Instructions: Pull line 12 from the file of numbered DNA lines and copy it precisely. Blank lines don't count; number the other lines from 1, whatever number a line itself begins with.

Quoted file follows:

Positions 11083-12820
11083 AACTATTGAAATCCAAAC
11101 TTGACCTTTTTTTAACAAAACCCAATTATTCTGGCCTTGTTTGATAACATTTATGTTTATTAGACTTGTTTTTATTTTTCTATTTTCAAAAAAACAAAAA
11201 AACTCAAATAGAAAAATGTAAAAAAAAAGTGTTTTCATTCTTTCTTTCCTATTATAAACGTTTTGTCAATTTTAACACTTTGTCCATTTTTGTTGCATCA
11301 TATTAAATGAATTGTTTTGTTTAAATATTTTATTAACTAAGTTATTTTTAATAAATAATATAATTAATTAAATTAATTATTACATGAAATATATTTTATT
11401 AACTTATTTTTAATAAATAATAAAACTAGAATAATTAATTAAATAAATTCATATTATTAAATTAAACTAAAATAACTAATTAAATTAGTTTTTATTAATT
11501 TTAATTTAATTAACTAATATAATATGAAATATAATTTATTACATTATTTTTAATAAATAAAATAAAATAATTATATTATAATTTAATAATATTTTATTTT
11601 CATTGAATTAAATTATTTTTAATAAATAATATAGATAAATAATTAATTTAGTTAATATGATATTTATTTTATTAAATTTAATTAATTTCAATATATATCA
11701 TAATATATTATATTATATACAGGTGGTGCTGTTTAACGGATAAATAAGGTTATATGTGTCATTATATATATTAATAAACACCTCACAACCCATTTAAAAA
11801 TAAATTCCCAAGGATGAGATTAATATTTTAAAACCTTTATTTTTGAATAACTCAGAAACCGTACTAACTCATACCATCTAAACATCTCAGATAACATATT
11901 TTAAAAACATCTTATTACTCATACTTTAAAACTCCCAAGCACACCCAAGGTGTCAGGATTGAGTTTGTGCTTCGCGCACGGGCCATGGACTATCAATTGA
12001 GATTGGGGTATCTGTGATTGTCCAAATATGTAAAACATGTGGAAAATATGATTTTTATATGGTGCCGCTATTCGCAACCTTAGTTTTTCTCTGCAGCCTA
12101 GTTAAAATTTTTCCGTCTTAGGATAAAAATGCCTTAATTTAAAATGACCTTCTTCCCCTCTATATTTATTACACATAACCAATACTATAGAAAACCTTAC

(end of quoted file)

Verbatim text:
12001 GATTGGGGTATCTGTGATTGTCCAAATATGTAAAACATGTGGAAAATATGATTTTTATATGGTGCCGCTATTCGCAACCTTAGTTTTTCTCTGCAGCCTA